This is how life is. We are all dazzled by all the distortions and distractions, the big lights and irresistible glamours of this world; 'quick play with me now', 'you really need to see this', 'do this/do that', 'wow, you'll never believe what's over here', all of this keeping us so frantically occupied that we forget to do the simple and most important thing whilst we are alive; to go within and look at ourselves, to work on our shadow; to understand why we are here and then to do something about it. And now, with the computer age everything has been magnified and multiplied, the good and the bad, the fairground is at our fingertips every second of the day.
We truly live in the matrix. We are all lulled into a trance, a sleep so deep, that it can feel almost impossible to wake up. Yet all of this is glamour, an illusion, a mirage with no substance at all. And the matrix illusion is not a passive thing. It seeks to remain in control.
On the course at Findhorn our teacher also said how important it was to set a clear intention for ourselves about our personal development but at the same time to remain alert for when we could be distracted from following this intention. Our evening session was drawing to a close and I decided there and then that I would go straight from our workshop room to the Meditation Sanctuary where I would spend what remained of the evening in deep reflection on how to move forwards on my spiritual path. It was maybe a one minute walk through the building to get there. This walk took me down the hall, along a corridor, and past the main communal living room. I was confident nothing would sway me from my purpose and I would no longer be seduced by the glamours of this world. As I made my way past the living room, a good friend rushed out and said 'Rob, you're just who we need to make up the numbers - we're playing an amazing creepy game called 'Werewolf', you'll love it, its such fun!'. I peered through the glass and could see more friends all gathered round a table laughing, beckoning me in. Without any hesitation I went in to join them and spent the evening playing and enjoying myself immensely (though with a nagging feeling that something wasn't quite right at the back of my mind). It was only a couple of days later that I suddenly remembered my original intention of leaving the workshop space to go straight to meditate. I had a cold shiver. It had probably taken me all of thirty seconds to get distracted from my path, was this a record? The game itself had involved working out who the secret werewolf was amongst us, before we became its victims. In the game, we could also secretly be the werewolves ourselves. There was definitely an element of all our 'shadows' merrily at play that evening.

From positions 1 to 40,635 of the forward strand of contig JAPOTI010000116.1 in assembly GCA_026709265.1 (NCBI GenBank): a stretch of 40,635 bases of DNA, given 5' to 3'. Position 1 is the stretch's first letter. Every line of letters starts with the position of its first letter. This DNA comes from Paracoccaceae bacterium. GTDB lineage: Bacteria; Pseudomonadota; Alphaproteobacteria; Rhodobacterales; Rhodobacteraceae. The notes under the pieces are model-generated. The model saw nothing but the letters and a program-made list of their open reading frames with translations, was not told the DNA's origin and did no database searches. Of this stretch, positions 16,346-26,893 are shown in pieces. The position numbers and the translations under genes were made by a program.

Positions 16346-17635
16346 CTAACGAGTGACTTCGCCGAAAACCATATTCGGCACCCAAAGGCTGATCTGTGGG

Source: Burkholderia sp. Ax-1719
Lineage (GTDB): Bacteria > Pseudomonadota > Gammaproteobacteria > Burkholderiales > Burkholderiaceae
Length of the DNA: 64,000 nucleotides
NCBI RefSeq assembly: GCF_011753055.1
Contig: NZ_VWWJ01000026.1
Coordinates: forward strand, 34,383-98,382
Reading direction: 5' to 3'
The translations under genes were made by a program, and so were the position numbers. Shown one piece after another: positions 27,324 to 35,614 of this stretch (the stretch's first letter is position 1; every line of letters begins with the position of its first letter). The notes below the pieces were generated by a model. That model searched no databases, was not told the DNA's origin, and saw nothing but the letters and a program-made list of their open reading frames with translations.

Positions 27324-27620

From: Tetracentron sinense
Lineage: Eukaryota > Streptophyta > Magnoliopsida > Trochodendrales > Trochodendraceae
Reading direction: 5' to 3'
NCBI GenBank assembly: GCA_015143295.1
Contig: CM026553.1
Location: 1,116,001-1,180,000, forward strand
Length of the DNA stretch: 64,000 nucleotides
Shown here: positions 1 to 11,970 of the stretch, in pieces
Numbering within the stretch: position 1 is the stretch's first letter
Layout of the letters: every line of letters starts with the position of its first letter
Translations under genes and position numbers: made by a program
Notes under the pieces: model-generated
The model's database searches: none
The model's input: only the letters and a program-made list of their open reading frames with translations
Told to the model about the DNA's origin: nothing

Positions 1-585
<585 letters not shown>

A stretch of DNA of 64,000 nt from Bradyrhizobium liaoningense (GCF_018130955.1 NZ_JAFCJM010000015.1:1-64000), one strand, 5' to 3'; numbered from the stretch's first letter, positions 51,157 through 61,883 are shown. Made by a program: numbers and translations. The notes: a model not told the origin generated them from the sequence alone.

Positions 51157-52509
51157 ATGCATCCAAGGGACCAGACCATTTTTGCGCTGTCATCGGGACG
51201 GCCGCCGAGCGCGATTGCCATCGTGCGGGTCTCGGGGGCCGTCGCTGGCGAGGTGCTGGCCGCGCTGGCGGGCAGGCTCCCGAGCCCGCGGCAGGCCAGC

So what can be done about this illusory realm we live in? So that we are not so easily taken in as I was? The scariest thing about all the fairground rides is that it's so hard to pull the plug so they stop spinning for a moment to give us time for a breather, to reflect on what is actually going on.
I've found the most effective way to pull the plug or to find that 'off switch', is meditation. By going within, you begin to really feel, and know, what is truly real, so you are then able to discern bit by bit truth from illusion on this planet. This sadly doesn't happen overnight, and it can take a long time before the benefits of meditating build up. Luckily, the mineral kingdom can really help with this process.
There are also crystals that can help us, in differing ways, to tap into our own inner wisdom, so we are not as trapped within illusion, such as Lapis Lazuli, Turquoise, Sapphire, Iolite, Azurite, Labradorite, and many more.
And there are crystals to help us reach higher vibrations so that we can be more aware of who we really are beyond our earthly identity. Amethyst is good for this, and other crystals of a much higher vibration such as Celestite, Kunzite or Danburite (all of which need to be used with compatible grounding stones). Sugilite can also show us a greater truth, but is deeply profound and only to be used with great care.
I do hope I haven't put you off the next time you're queueing for the Big Wheel or the Dodgems!
Top photo 'An Amusement Park At Night' by Edwin Soto.
Middle photo 'Woman Standing on Metal Fence Near Boy Wearing Black Cap' by Amanda Cottrell.
Both photos used by kind permission and uploaded from 'Pexels' free stock photos.